Love is in the air— but what does that mean for Greg Heffley? Amulet $13.95



Houghton Mifflin Books for Children $17.99

Charles Sullivan is your average 15-year-old—until an unexpected encounter forces him to make some big decisions. Can a poor city kid change the world for the better? Whitman Publishing $16.95



9780753468746 9780753468487



An inventive, interactive picture book that will be embraced by kids who need glasses and even kids who don’t. They’ll learn from Arlo that wearing glasses is a lot of fun! Workman $15.95

Endless interactive discovery for all ages! Interact with pop-up pairs of opposite words, magically unfold the entire history of space travel, get out of tricky situations with a handy survival guide, visit with baby animals in their natural habitats, and satisfy the youngest of minds leaving no question unanswered.


9780753466544 $19.99


Jack and the Beanstalk 9781402784330 Hansel and Gretel 9781402783357 The Elves and the Shoemaker 9781402783340 Rapunzel 9781402783388 Puss in Boots 9781402784354 Snow White and the Seven Dwarfs 9781402783425 The Three Little Pigs 9781402784347 The Ugly Duckling 9781402784378

Arlo Needs Glasses

The Corporate Kid


Lavishly illustrated and lovingly retold, the Silver Penny Stories will find a cherished place in any collection. These tales have captured the imaginations and hearts of generations, and parents and children will enjoy reading them together over and over. They make the ideal gift set.

$3.95 each

© 2012 Wimpy Kid, Inc.


The classics in a new series






Lincoln’s Last Days


A gripping account of one of the most dramatic nights in American history, this book will have young readers—and grownups, too—hooked on history. Adapted from Bill O’Reilly’s bestseller for adults, Killing Lincoln. Henry Holt and Company $19.99

The Kill Order From New York Times best-selling author James Dashner comes the prequel to the extraordinary Maze Runner series! Delacorte Books for Young Readers $17.99 9780385742887



Rudolph the Red-Nosed Reindeer Fans of the greatest reindeer of all will have a double helping of Christmas fun with this collection, which includes the title story plus Rudolph Shines Again. AudioGo $9.95




The Diviners

Mystic City

Meet Evie O’Neill, a glamorous flapper girl in love with the bustle of New York City. When a girl is murdered, Evie’s secret power is the key to catching the killer. Little, Brown Books for Young Readers $19.99

Mystic City is full of forbidden passion, deep betrayals and dazzling magic! Aria Rose has gaps in her memory, but as she discovers the dark secrets causing this problem, she risks losing her one true love forever. Delacorte Books for Young Readers $17.99


The Fire Chronicle This highly anticipated sequel to the New York Times bestseller The Emerald Atlas includes even more adventure and thrills. A captivating listening experience for the entire family! Listening Library $37


The Twilight Saga: The Complete Film Archive


Carnival of Souls

Listening Library Audiobooks = GIFTS Regardless of age or interest, audiobooks are the perfect gift for everyone on your list.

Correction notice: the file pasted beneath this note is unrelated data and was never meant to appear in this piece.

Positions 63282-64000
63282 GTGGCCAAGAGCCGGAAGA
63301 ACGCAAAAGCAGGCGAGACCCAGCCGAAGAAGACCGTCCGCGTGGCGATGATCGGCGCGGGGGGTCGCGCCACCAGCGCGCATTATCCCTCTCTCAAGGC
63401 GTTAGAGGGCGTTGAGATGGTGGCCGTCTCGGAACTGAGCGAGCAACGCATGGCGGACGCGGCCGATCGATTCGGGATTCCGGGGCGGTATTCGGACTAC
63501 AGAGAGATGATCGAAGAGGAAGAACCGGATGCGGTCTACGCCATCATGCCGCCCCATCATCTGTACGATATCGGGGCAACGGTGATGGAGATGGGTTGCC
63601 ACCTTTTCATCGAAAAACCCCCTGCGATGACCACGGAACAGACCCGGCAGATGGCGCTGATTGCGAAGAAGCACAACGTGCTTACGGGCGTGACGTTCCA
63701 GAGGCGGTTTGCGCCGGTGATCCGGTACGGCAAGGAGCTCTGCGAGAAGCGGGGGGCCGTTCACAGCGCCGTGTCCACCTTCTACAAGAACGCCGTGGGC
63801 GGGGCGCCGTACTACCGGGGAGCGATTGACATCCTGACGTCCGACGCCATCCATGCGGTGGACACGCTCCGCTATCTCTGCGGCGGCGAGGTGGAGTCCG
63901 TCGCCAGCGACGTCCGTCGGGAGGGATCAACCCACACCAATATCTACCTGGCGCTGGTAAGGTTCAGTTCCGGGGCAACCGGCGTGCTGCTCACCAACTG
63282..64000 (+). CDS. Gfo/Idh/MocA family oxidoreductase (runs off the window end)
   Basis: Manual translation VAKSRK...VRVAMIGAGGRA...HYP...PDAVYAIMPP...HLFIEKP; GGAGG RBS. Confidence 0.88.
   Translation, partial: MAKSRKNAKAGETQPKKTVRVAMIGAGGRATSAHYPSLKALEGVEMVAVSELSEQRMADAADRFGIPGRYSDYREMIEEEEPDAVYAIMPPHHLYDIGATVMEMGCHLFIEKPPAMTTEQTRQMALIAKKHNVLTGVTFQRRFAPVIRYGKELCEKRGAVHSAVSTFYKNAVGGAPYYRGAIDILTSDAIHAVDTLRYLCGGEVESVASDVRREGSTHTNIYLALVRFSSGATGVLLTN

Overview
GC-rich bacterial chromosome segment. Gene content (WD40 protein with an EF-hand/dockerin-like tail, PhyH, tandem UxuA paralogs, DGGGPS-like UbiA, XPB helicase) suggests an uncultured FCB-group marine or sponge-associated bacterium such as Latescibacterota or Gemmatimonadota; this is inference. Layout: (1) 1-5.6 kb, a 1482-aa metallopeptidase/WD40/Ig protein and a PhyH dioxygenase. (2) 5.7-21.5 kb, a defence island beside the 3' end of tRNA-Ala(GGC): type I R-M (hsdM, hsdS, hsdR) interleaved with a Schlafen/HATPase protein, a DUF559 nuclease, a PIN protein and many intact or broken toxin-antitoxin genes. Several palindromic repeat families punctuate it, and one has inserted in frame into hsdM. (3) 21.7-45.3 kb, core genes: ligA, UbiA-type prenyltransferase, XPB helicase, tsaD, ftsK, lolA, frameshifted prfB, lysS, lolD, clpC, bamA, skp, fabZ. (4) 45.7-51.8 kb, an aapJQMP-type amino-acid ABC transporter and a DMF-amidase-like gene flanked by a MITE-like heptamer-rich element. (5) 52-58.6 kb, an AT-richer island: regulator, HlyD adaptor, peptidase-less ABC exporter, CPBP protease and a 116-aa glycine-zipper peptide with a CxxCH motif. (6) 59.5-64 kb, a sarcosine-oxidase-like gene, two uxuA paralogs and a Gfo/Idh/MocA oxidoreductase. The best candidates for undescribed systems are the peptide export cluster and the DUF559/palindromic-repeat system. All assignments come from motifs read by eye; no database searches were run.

9780061659287 9780307746665






The ultimate gift for Twilight fans shares filmmaking secrets, never-before-seen candid photographs and exclusive tidbits from the stars themselves. Little, Brown Books for Young Readers $39.99

Bestseller Melissa Marr introduces a new world of danger and decadence as three teens are caught up in a deadly struggle for power in the exotic and otherworldly Carnival of Souls. HarperCollins $17.99



Listening Library






The weather outside is frightful, ThE BONE BED



A NOvEl Of ThE fAllEN ANgElS

The new Kay Scarpetta novel from the world’s #1 bestselling crime writer.

Brand new in J. R. Ward’s #1 New York Times bestselling Fallen Angels series. Matthias’s soul is on the line...and so is Mels’s heart. Can their passion for each other overcome the evil that surrounds them?

Patricia Cornwell

PutNAm HArdcover 978-0-399-15756-1 $28.95/$31.00 cAN. ✱

J. R. Ward

New AmericAN LibrAry HArdcover 978-0-451-23801-6 $27.95/$29.50 cAN. ✱


A gripping new thriller from #1 international bestselling author Linwood Barclay. “The book is riveting, frequently scary, occasionally funny, and surprisingly, wonderfully tender.” —Stephen King New AmericAN LibrAry HArdcover 978-0-451-23790-3 $25.95/Ncr ✱

Patricia Briggs

#1 New York Times bestselling author Patricia Briggs’ werewolf novels come vividly to life in this collection of four comics based on Cry Wolf, the first book in the series. iNkLit HArdcover 978-0-441-01848-2 $24.95/$26.50 cAN.


Jennifer Chiaverini


Clive Cussler and Dirk Cussler

Dirk Pitt returns in the thrilling new novel from the #1 New York Times bestselling author. PutNAm HArcover 978-0-399-16292-3 $28.95/$31.00 cAN. ✱

New York Times bestselling author Jennifer Chiaverini’s artful, inspiring novel imagines what good would come from practicing the holiday spirit each and every day of the year. duttoN HArdcover 978-0-525-95360-9 $26.95/$28.50 cAN. ✱

ThE TRUTh ABOUT STYlE Stacy London

Like the women she’s transformed, Stacy London has plenty of emotional baggage. The beloved co-host of TLC’s What Not to Wear examines the universal obstacles all women—including herself— put in their way.


Daniel Klein

The witty and philosophical Daniel Klein returns with Epicurean enlightenment on growing old, compiled from his trenchant observations of the ancient Greek philosopher’s writing and of living septuagenarians and octogenarians in Greece. PeNGuiN books trAde PAPerbAck 978-0-14-312193-0 $20.00/$21.00 cAN. ✱

vikiNG HArdcover 978-0-670-02623-4 $32.95/$35.00 cAN. ✱


Simon Garfield

The bestselling, hugely entertaining, and revealing guide to the history of type that asks, What does your favorite font say about you?

GotHAm books trAde PAPerbAck 978-1-592-40746-0 $16.00/$17.00 cAN. ✱


Stephanie McAfee